The Queen referred to was Adelaide, consort of King William IV. He had married an actress, Mrs Jordan and they had 10 children, (all given the surname of Fitzclarence). As this was a morganatic marriage, the children were considered to be illegitimate, so when George IV’s daughter died, William had to get ‘acceptably’ married to try to produce a legitimate heir since he was the next in line to the throne.

This is the entry in Chamber’s Biographical dictionary for his new bride.


ADELAIDE, Queen (1792-1849) consort of King William IV of Great Britain. She was the worthy but dull eldest daughter of George, Duke of Saxe-Coburg-Meiningen; in 1818 she married William, Duke of Clarence, who succeeded his brother, George IV, to the throne as William IV 1830-1837). Their two children, both daughters, died in infancy, and William was succeeded by his niece, Queen Victoria.


So although it did not give him the required heir, his consort was honoured by the Court and others of the ‘great and good’ to celebrate her birthday, which in fact was not on that day at all.

A newspaper report for the event in 1834 mentioned in this letter, was in The Morning Post (London, England), Thursday, February 20,1834; Issue 19720.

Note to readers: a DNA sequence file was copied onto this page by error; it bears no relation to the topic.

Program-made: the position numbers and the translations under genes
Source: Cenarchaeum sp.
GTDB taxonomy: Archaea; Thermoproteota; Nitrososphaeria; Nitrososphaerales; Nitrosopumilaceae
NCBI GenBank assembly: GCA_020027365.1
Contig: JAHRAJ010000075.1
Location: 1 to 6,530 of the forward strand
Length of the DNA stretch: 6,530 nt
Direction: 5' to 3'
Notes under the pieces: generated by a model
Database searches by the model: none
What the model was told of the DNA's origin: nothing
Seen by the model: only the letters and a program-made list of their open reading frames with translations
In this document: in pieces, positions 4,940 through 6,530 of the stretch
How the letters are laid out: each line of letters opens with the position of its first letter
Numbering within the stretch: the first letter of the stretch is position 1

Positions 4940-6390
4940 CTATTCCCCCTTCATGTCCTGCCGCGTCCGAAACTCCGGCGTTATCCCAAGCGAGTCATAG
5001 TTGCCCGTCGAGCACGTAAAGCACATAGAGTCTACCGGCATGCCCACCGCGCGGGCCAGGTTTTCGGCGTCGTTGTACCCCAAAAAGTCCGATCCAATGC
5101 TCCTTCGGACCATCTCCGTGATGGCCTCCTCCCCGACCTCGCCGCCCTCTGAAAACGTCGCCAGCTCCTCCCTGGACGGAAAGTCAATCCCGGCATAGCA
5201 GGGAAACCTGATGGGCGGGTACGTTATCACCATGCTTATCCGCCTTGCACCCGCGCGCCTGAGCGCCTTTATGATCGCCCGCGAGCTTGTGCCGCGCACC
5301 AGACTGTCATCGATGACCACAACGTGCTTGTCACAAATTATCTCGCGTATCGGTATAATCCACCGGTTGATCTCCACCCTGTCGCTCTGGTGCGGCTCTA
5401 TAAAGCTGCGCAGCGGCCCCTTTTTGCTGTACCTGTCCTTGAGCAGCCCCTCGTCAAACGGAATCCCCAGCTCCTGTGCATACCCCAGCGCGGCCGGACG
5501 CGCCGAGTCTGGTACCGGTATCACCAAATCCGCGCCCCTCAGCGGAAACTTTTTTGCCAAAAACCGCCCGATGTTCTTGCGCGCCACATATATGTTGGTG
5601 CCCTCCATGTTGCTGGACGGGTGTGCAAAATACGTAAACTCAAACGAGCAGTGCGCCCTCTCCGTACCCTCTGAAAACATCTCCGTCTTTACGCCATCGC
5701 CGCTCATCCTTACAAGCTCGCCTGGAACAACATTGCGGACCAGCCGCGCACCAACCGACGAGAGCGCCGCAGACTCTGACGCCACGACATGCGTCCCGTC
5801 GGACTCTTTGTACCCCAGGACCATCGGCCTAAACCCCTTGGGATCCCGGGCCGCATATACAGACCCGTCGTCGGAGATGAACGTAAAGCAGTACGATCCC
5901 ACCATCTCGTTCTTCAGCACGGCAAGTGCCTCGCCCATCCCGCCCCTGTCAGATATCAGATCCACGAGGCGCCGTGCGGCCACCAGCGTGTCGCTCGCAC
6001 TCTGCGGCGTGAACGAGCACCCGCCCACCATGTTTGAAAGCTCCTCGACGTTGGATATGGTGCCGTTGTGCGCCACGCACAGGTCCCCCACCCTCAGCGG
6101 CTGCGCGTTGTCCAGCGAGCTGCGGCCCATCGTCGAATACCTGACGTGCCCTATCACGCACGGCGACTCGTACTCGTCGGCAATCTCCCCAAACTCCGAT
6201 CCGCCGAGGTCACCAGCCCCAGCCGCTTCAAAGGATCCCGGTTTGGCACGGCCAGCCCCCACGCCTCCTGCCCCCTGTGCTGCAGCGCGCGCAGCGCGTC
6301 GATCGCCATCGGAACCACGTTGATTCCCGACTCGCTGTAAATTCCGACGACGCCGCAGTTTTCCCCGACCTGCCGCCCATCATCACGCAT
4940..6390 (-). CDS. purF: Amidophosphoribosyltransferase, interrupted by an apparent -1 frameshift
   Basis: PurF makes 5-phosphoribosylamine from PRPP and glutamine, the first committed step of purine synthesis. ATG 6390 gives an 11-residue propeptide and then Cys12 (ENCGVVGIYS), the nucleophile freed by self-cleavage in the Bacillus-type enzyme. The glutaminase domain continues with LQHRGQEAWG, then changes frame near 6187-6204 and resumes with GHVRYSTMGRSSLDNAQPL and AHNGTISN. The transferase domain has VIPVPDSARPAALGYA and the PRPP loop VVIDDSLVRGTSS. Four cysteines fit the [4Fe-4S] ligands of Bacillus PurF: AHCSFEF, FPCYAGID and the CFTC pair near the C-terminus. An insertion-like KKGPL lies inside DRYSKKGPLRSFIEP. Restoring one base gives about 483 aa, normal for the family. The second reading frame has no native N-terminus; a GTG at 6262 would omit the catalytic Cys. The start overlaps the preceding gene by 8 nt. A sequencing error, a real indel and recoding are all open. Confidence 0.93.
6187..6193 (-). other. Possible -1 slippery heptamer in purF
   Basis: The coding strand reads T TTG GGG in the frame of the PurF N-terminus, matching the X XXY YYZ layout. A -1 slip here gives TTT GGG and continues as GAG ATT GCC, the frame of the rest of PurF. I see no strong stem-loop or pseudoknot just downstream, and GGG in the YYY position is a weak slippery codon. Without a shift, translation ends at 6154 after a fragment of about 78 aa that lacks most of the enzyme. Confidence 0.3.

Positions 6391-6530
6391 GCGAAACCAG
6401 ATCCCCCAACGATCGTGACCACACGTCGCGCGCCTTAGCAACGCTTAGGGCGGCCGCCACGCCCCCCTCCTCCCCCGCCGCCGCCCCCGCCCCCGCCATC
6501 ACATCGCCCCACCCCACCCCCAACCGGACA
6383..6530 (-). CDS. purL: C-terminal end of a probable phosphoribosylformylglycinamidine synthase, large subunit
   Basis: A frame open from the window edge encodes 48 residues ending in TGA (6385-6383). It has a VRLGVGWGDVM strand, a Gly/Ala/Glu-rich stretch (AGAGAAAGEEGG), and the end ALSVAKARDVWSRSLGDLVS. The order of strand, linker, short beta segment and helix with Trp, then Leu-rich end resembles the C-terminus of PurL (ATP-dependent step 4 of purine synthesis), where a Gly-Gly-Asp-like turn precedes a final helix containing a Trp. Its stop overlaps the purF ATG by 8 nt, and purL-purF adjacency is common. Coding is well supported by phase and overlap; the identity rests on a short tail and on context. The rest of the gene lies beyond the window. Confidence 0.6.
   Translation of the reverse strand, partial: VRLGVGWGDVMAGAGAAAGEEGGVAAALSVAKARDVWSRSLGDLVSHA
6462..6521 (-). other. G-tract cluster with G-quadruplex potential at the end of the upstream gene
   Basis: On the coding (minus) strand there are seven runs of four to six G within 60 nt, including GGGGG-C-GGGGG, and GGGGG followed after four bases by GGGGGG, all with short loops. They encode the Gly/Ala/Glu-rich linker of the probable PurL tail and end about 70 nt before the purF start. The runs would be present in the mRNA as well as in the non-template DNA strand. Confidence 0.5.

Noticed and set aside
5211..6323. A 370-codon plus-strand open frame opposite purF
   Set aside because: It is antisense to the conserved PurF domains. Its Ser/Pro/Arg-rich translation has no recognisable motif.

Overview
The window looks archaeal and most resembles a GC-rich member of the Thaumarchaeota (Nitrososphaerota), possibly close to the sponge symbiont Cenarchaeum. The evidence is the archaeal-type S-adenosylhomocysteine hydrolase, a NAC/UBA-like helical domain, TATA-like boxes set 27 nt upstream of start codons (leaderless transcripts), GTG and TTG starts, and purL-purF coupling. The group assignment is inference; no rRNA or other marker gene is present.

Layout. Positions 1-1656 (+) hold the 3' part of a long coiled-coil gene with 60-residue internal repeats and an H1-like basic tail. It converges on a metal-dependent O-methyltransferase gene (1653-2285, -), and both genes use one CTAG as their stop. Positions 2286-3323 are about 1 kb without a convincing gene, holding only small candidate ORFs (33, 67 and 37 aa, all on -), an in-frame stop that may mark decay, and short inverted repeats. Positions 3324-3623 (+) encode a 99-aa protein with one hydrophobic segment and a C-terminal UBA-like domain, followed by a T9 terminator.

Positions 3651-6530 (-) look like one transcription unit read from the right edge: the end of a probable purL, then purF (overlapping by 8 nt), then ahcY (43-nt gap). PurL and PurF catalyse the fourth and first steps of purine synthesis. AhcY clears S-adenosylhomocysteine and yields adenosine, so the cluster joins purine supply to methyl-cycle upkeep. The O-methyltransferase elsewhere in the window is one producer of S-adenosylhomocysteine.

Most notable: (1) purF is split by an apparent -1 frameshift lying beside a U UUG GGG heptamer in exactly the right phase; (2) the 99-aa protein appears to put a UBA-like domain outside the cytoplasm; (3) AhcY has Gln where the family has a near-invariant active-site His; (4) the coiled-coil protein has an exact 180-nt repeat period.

Her Majesty’s birthday — Earl Grey will, in honour of her Majesty’s birthday, give a grand dinner on Monday next to the Great Officers of the Household. Lord Althorp will entertain, at his residence in Downing street, the Governor and Deputy Governor of the Bank of England, the Chairman and deputy Chairman of the India House, the Chairman and Deputy Chairman of the Excise, the Chairman and Deputy Chairman of the Customs, &c. Lord Palmerston will entertain the Foreign Ambassadors at his house in Stanhope street. Lord Melbourne will entertain the Judges and King’s Sergeants, &c. Mr Stanley will give a grand dinner on Monday next to General Lord Hill; Sir John Macdonald, the Adjutant-General; Mr. Ellice, the Secretary at War; Sir Willoughby Gordon, the Quarter-Master-General &c. The Lord Chamberlain will give a grand entertainment also in honour of the Queen’s birthday


That report was kindly shared by Dr. M Bloy. Also a longer and different report in The Morning Post (London, England), Tuesday, February 25, 1834; Issue 19724. The section is headed “FASHIONABLE WORLD.” and an identical piece appeared in The Times (London, England), Tuesday, Feb 25, 1834; pg. 2; Issue 15410 the Court Circular.

A full copy of this can be seen on Dr. Bloy’s website http://www.historyhome.co.uk/people/queenbir.htm. This is just the first paragraph. The ensuing paragraphs contain complete details of all the guests and what clothes they were wearing!

If I had not bought this letter,(for the London morning duty post mark) I would have had no knowledge of, and no reason to check on Queen Adelaide and the celebrations for her birthday. I find it very interesting that this letter shows that although it would not have been a public holiday as such, not only the fashionable world, but also the legal profession, in London at least, closed their offices as a mark of respect.